In our last blog post we have demonstrated some of the features of our new product Joe Sandbox X by analyzing the recent malware "xslcmd" (MD5: 60242ad3e1b6c4d417d4dfeb8fb464a1). It has been extensively shown how the malware installs itself and that one of its core payload is a keylogger.
In this post, two new cool features are presented. In combination they allow the payload detection of the xslcmd malware:
As the signature summary outlines we have added a signature to detect keyloggers generically. Let's have a look how this works.
Beside the installer (PID 236, sample-cmd) and the launch agent process (PID 241, clipboardd), the startup section of the report also lists the TextEdit.app process (PID 253):
This is actually a process that was started by a Cookbook
. As you might already know, Cookbooks are a powerful technology that enables the customization of the analysis procedure in order to influence and change the malware's behaviour. Here is the Cookbook used for the current analysis:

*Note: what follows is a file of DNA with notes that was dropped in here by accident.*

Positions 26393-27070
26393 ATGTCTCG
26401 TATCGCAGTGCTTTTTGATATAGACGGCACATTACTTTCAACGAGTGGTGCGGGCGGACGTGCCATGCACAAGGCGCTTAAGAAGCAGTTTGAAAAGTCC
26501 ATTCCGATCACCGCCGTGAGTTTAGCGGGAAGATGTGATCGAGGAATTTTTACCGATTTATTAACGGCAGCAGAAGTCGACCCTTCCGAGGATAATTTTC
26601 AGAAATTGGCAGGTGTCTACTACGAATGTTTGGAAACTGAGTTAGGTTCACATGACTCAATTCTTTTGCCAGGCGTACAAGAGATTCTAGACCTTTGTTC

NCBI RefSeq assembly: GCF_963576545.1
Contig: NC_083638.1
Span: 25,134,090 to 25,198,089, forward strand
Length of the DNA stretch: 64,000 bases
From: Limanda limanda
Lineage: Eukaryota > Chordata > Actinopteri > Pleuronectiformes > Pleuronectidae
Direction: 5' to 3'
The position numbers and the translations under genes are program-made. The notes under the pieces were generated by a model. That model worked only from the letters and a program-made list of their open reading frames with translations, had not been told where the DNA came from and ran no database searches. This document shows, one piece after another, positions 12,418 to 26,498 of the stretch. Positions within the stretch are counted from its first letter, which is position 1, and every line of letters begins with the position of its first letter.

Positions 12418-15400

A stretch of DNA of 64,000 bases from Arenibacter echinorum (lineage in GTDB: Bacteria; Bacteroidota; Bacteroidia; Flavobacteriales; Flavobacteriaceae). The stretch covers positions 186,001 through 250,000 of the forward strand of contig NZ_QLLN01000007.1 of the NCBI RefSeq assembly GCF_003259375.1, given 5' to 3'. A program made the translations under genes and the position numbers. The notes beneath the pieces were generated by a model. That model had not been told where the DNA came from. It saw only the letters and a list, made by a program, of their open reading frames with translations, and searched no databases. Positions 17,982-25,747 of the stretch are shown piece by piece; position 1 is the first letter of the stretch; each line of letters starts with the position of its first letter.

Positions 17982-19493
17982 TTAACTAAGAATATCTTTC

After loading the sample with the _JBLoadProvidedBin, the text editor is opened with the _JBRunCmd. Then the Cookbook simulates some low-level keyboard strokes via _JBSimulateKeyboardStrokes. In this case, the keyboard numbers/letters "0deconinput0" are typed in. The screenshot reveals the launched text editor and the simulated user input:
By having a closer look at the launch agent process clipboardd (PID 241) running in the background, it can be observed that the simulated keyboard strokes are written to a log file residing in the user's home directory:
So to generically detect keyloggers Joe Sandbox X uses a Cookbook to simulate keystrokes and then looks with behaviour signatures for typed key sequences written to files. If such a sequence is found it is obvious that the malware captures and stores keys:
We are aware that the signature can be evaded. However, due to the agility of Joe Sandbox X it is easy to quickly spot and detect new behaviours. The detection of key loggers is just one of many use cases of _JB Cookbook commands. _JBRunCmd allows the analyst to execute arbitrary (shell) commands which often helps to combat evasive malware.
Full analysis report for xslcmd: